Melbourne’s come a long way in the Thai food stakes since the days of the bland green curry. Here are 10 of the best…
The Melbourne outpost of the Sydney original helped change the city’s Thai game and continues to rock 11 years on. Check out the new upstairs bar Longsong where ex-Franklin chef David Moyle is working a wood grill with Thai-inspired snacks on sticks.
40-44 Little Bourke Street, Melbourne; (03) 9653 1600
Image: Eugene Hyland
The one Thai hawker hall to rule them all, this always-buzzing Flinders Lane behemoth packs in the crowds for a punch-drunk Thai and pan-Asian menu. A word of advice: beware the barramundi jungle curry, unless you can tolerate the extremes of the Scoville chilli heat scale.
125 Flinders Lane, Melbourne; (03) 8663 2000
It’s the diffusion label to David Thompson’s high-flying fine diner Nahm in Bangkok but there’s no mistaking the style that makes the Australian-born chef the globally recognised authority on Thai food. This bustling street food canteen will knock your socks off with an incendiary chicken larp and make amends with rice noodles, luscious with sticky dark soy.
Crown Melbourne, Southbank; (03) 9292 5777
Magic Mountain Saloon
Aussie-Thai is the only apt description for this Thai saloon, where the likes of the chicken and kaffir lime Scotch egg crowned with crunchy onion rings and a lick of tamarind sauce is a hands-across-the-ocean triumph. Authenticity be damned when you have the irreverent appeal of fried chilli pork ribs and hot sauce or a breakfast of ocean trout, coriander and ginger scrambled eggs.
62 Little Collins Street, Melbourne; (03) 9078 0078
The former Vietnamese-leaning Saigon Sally has been reinvented as the very Thai BKK and the gods are pleased. The dial is set to party with the smart fit-out and enormous central bar but you can take the food very seriously indeed when it includes the likes of sour orange curry with quail and pork skewers with a condensed milk glaze.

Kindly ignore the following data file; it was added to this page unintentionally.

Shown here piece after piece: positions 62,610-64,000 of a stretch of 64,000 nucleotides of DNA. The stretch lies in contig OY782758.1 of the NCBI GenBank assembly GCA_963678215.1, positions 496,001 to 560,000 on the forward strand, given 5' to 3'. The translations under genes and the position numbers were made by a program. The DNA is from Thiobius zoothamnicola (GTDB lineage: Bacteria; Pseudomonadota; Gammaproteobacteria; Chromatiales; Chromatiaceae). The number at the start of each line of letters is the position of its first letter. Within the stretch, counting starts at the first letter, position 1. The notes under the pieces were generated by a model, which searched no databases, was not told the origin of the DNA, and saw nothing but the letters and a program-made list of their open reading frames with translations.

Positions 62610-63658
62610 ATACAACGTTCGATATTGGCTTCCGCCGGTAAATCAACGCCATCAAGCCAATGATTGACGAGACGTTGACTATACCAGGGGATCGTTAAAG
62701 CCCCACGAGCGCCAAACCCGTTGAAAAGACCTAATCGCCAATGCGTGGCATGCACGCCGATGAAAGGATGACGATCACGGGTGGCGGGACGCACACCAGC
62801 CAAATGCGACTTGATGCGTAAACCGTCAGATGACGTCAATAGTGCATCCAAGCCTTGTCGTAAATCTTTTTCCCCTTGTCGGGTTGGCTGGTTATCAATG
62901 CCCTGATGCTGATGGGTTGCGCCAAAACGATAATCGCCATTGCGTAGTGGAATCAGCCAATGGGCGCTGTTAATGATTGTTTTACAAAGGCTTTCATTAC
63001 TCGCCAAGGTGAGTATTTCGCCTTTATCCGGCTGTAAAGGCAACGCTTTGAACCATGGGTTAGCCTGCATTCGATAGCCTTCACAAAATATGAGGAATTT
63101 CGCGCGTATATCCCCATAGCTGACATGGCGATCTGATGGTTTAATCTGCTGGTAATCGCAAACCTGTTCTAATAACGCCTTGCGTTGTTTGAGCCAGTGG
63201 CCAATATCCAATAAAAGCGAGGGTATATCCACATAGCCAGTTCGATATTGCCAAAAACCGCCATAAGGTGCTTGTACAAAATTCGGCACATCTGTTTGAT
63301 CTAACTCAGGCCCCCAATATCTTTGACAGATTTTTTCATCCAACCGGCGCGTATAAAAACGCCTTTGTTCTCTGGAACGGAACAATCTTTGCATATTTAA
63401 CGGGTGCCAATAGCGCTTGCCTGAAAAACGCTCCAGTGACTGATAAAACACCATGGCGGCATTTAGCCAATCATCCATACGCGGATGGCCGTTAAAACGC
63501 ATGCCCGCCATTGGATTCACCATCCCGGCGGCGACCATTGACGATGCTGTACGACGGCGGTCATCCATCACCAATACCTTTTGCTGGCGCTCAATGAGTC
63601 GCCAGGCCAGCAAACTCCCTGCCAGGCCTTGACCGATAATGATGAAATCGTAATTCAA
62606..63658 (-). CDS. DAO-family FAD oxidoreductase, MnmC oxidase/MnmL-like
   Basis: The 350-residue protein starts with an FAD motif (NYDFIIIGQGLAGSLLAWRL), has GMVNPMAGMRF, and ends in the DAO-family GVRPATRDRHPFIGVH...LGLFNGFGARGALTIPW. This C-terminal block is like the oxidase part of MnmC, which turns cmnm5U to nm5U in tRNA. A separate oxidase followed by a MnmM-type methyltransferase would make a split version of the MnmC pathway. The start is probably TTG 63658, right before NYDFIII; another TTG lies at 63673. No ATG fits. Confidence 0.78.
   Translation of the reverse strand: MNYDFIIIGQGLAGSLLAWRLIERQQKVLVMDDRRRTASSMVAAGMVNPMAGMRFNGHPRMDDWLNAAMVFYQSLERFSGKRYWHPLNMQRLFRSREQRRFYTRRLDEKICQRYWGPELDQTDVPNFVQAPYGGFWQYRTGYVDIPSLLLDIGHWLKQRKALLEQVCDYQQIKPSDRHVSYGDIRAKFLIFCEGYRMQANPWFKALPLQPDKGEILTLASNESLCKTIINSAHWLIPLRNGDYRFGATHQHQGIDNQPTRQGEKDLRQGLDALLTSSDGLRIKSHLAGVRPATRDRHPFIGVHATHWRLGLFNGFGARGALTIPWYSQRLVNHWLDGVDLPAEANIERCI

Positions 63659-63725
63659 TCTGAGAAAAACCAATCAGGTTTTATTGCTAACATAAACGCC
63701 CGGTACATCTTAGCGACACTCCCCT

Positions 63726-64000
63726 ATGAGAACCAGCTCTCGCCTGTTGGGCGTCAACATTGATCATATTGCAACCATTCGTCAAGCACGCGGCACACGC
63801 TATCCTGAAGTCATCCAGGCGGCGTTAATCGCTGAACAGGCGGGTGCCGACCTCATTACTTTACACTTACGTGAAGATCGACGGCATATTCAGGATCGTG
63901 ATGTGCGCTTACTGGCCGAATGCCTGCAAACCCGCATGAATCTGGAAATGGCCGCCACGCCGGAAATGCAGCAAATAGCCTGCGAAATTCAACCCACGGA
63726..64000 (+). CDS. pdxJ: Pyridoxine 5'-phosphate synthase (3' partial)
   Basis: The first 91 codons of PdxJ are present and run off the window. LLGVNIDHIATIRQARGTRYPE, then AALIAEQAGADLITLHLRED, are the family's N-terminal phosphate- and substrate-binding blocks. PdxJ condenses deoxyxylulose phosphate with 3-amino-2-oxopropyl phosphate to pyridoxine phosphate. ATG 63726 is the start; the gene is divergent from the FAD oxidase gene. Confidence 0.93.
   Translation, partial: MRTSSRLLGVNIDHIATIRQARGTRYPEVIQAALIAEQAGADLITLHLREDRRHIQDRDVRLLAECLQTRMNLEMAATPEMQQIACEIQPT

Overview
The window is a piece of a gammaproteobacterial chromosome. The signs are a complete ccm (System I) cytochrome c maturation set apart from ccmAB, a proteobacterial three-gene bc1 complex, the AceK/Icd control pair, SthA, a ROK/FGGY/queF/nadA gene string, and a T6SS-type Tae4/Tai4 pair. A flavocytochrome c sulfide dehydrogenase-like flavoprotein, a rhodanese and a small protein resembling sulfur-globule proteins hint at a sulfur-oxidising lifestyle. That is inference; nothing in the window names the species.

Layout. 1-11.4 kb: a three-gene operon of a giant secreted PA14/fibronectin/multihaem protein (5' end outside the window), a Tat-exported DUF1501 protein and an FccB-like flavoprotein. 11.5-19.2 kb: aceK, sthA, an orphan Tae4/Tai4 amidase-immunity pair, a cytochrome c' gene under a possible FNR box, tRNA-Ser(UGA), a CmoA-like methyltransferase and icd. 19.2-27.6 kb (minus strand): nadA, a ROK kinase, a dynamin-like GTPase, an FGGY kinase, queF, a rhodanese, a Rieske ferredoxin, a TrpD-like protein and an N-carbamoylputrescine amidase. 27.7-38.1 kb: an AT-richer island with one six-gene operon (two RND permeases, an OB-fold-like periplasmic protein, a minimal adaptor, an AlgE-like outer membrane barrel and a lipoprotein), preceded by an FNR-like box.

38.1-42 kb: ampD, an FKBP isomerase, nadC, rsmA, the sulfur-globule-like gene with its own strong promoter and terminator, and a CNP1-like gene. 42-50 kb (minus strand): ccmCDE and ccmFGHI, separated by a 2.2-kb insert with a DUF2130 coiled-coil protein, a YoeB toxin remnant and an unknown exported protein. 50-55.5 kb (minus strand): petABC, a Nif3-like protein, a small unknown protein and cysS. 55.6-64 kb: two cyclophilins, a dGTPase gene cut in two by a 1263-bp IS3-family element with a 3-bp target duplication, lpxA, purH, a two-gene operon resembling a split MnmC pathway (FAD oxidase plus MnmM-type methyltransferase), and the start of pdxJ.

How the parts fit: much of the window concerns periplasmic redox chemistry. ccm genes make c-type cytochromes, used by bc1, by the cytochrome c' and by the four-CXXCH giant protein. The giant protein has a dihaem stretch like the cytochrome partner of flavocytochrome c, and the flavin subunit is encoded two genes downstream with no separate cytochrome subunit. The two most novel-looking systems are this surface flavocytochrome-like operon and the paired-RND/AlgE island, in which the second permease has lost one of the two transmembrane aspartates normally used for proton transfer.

2 Duke Street, Windsor; (03) 9533 2342
The modern fit-out. The beachside location. The lychee martini. All reasons this Port Melbourne spot is certifiably hot. It’s a pan-Asian affair, with dishes nodding to Korea, China and Malaysia but a quorum of well-executed Thai staples are its beating heart, from betel leaf-wrapped pucks of sticky pork and prawn with a burst of pineapple to a hearty green curry with apple eggplant.
49 Beach Street, Port Melbourne; (03) 9041 3211
Just off the main drag of Victoria Street this easygoing warehouse restaurant serves up some of the best Thai in town. Run by a Thai family, the menu skews to crowd-pleasing favourites such as stir-fries and pad Thai but finds its sweetest spot with super-authentic but rarely seen hawker dishes such as the boat noodles in a rich beef broth with pork crackling.
3-7 Ferguson Street, Abbotsford; (03) 9419 5899
Son In Law
You’ll find the son-in-law eggs – deep-fried, gooey-centred orbs painted with sweet tamarind sauce – at this cheerily decorated Collingwood spot. You’ll find a host of other Thai classics, too, including a nicely executed green papaya salad and prawn spring rolls but be prepared for a funky fusion line with braised beef Thai-style tacos.
56 Johnson Street, Collingwood; 0449 696 814
Melbourne’s original high-octane Thai pleasure palace shows no signs of middle age. Cookie’s eye-wateringly lengthy menu is studded with winners both familiar (duck jungle curry; deep fried snapper) and exotic (hello, crumbed lamb cutlets in yellow curry sauce).
Level 1, 252 Swanston Street, Melbourne; (03) 9663 7660
It doesn’t get any more authentic than this lunch-only boat noodle specialist, unless perhaps you were dining in an alleyway in downtown Chiang Mai. A humble stall under a CBD car park, Soi 38 is hard to find (pro tip: follow your nose) but well worth the effort. Grab a tick-a-box menu, pick your soup, choose your noodles and meat and get down with an olfactory party. And with all bowls just $10, it’s one of the cheapest lunches in town.
38 McIlwraith Place, Melbourne; 0490 396 382